A Young Omnivores Dilemma
by Daniel Lewis
The Young Readers Edition of Michael Pollans bestselling exposé, The Omnivores Dilemma, is a lot like the original. Both books contain most of the same information, but the way in which this information is presented changes the book radically. The main difference is that the writing style (and I wont say it has been dumbed-down) in the Young Readers Edition is a lot more blunt about Pollans ideas. The whole thing only took a few hours to read, whereas the original took a couple of weeks.
Dozens of pictures, graphs, charts, and side notes with cute names like Youre eating what? strategically placed throughout the book comprise the second change, and these make a big difference. It was worth reading the book just for the pictures; they dont overwhelm the book, but they helped me visualize the scenes Pollan describes as he describes them. Theres a picture of Steer 534, the calf Pollan bought and tried to follow to Poky Feeders (spoiler alert: hes not as adorable as I imagined he was) and an advertisement from the Corn Refiners Association, for instance.
To parallel Pollans style, this book begs an unavoidable question: Is it better? Better for what?Being the all important corollary here, I will say I think this book is better for a lot of people, and not just young readers. If youre between the ages of 10 and 15, youll definitely find the book easy to digest (pardon the pun), but its also a great choice for more mature readers who dont have a lot of extra time or just want a fast read..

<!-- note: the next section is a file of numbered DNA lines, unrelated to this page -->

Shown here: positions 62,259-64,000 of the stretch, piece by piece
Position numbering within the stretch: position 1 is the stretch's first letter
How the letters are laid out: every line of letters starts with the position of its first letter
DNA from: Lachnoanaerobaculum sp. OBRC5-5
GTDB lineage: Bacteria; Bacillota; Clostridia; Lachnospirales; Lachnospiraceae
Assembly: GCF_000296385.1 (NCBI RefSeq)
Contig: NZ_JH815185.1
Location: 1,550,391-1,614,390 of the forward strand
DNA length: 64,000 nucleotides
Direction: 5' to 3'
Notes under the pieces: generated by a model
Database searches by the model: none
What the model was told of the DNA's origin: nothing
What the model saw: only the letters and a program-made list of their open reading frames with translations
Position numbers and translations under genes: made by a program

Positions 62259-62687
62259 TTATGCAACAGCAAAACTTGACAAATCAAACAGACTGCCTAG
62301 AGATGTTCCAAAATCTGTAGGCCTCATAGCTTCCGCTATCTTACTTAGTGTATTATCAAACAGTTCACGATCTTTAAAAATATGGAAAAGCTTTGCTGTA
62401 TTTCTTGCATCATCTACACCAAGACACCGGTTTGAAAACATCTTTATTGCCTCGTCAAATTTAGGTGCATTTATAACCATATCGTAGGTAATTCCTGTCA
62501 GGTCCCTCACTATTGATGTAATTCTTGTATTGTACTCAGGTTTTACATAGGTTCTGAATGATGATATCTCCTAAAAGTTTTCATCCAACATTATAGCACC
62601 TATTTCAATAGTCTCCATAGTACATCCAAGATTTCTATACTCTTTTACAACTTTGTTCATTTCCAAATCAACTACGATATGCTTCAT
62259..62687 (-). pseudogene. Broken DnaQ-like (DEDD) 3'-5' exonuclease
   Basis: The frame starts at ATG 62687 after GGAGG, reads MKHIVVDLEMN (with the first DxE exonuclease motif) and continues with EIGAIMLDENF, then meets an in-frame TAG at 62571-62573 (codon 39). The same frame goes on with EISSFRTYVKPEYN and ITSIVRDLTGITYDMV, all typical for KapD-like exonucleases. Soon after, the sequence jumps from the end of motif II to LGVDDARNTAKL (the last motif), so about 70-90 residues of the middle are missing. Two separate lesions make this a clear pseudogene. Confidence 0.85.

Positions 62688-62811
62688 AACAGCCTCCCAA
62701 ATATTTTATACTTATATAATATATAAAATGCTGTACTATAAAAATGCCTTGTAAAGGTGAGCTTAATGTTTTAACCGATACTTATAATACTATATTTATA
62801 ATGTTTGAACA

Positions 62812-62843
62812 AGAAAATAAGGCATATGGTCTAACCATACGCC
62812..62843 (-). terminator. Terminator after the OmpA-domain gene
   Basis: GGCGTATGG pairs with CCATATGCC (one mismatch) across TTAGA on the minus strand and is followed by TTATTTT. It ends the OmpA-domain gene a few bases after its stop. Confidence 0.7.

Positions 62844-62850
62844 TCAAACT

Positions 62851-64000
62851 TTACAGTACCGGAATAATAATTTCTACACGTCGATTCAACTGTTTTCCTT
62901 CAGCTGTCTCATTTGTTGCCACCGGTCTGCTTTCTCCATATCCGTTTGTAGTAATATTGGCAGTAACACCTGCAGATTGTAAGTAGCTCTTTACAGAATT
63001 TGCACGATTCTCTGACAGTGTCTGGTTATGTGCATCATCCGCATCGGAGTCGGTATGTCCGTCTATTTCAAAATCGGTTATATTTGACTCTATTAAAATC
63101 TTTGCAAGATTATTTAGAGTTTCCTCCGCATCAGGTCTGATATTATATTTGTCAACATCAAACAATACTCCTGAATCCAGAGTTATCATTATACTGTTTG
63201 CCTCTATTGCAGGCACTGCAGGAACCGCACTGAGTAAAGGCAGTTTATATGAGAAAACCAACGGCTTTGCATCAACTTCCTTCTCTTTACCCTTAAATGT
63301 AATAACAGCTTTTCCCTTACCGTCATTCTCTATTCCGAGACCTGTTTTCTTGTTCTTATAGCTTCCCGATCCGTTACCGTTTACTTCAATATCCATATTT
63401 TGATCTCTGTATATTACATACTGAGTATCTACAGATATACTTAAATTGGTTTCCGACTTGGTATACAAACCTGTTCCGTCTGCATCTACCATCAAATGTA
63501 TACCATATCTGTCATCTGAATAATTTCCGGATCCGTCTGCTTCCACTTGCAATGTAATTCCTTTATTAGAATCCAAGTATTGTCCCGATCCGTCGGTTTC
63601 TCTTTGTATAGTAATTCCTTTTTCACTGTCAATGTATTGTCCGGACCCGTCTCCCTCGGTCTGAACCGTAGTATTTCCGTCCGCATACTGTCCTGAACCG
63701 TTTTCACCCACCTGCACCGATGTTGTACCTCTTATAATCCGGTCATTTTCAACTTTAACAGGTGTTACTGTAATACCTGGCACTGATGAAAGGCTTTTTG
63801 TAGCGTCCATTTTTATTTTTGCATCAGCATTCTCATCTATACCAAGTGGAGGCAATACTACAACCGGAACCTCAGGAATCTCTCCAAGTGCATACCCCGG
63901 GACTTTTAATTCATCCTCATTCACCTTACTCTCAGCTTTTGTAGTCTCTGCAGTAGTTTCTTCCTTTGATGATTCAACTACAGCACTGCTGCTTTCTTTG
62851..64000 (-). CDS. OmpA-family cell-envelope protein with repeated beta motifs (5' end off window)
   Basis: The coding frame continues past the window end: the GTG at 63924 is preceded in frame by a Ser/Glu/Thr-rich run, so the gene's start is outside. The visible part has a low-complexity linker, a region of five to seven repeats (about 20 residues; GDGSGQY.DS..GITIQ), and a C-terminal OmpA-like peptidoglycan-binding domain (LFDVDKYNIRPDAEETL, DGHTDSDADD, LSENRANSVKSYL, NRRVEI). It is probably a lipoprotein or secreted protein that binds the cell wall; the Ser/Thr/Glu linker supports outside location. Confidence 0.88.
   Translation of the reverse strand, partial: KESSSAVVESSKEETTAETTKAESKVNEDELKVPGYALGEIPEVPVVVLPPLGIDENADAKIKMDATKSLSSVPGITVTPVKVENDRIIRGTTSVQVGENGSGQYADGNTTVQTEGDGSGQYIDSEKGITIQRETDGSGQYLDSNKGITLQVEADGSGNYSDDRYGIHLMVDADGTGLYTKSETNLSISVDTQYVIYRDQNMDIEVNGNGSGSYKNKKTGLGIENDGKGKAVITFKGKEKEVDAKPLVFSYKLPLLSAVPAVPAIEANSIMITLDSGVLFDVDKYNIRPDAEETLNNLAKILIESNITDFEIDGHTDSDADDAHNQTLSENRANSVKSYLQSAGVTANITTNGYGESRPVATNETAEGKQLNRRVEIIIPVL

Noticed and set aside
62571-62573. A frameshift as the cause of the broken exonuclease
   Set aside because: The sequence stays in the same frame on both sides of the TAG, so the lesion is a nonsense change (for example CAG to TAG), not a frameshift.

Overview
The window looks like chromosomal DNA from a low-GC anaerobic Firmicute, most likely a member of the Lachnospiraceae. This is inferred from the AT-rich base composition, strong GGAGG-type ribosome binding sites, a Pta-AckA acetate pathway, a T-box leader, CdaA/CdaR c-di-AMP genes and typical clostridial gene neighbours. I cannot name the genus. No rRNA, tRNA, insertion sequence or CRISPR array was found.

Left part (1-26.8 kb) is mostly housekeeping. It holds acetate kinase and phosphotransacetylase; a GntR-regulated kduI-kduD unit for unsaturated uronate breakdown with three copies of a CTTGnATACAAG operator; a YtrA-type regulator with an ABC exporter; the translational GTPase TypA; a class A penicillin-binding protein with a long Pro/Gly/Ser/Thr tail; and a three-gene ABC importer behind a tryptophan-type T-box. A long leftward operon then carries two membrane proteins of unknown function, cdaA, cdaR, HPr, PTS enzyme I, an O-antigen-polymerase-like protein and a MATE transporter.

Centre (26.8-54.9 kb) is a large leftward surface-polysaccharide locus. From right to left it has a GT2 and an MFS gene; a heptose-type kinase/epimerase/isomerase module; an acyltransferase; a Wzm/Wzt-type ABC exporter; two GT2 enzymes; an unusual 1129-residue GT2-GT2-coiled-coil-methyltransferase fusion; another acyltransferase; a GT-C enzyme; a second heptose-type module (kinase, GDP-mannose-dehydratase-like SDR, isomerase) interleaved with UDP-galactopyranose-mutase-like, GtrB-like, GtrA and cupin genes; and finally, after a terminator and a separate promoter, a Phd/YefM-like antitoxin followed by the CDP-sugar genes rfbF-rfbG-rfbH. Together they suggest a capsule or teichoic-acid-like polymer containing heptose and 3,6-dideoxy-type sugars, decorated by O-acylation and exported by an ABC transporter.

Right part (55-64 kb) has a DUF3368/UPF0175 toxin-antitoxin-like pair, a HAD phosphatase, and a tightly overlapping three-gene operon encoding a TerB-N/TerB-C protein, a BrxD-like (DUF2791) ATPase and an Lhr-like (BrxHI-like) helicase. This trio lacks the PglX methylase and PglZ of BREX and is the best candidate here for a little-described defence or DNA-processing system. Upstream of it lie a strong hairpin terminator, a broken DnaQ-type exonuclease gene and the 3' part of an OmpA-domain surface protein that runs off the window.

However, if youre able to read and enjoy The Omnivores Dilemma, its Young Readers Edition quickly begins to feel like fast food. It doesnt have the philosophical depth, subtleties in language, and vivid descriptions of the adult version, which will leave the reader burning to get to the nearest farmers market. It has the macronutrients but not the flavonoids and anti-oxidants. Nevertheless, if you want to teach your middle school aged child much more about where her food comes from, this is the best way to do it. If she doesnt like it, theres always Food Inc.
A lover of food among other things, Daniel Lewis spends much of his free time cooking and reading cookbooks or articles about agriculture. He is 17, and lives in Saratoga, CA.
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